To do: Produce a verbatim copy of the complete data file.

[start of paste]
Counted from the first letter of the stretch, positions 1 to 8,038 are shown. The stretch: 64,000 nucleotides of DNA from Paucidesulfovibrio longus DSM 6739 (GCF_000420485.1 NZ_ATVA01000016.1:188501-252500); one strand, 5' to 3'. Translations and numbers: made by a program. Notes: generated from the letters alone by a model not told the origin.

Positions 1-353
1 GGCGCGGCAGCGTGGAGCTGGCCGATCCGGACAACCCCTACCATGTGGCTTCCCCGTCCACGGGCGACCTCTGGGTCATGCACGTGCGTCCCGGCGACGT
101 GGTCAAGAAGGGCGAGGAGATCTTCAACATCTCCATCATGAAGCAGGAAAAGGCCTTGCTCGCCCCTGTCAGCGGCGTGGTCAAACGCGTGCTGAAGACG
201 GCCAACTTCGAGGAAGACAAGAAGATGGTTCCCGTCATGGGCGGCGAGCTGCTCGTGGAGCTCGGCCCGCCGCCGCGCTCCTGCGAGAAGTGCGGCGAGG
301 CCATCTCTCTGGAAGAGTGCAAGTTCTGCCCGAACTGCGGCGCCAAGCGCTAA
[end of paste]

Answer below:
Counted from the first letter of the stretch, positions 1 to 8,038 are shown. The stretch: 64,000 nucleotides of DNA from Paucidesulfovibrio longus DSM 6739 (GCF_000420485.1 NZ_ATVA01000016.1:188501-252500); one strand, 5' to 3'. Translations and numbers: made by a program. Notes: generated from the letters alone by a model not told the origin.

Positions 1-353
1 GGCGCGGCAGCGTGGAGCTGGCCGATCCGGACAACCCCTACCATGTGGCTTCCCCGTCCACGGGCGACCTCTGGGTCATGCACGTGCGTCCCGGCGACGT
101 GGTCAAGAAGGGCGAGGAGATCTTCAACATCTCCATCATGAAGCAGGAAAAGGCCTTGCTCGCCCCTGTCAGCGGCGTGGTCAAACGCGTGCTGAAGACG
201 GCCAACTTCGAGGAAGACAAGAAGATGGTTCCCGTCATGGGCGGCGAGCTGCTCGTGGAGCTCGGCCCGCCGCCGCGCTCCTGCGAGAAGTGCGGCGAGG
301 CCATCTCTCTGGAAGAGTGCAAGTTCTGCCCGAACTGCGGCGCCAAGCGCTAA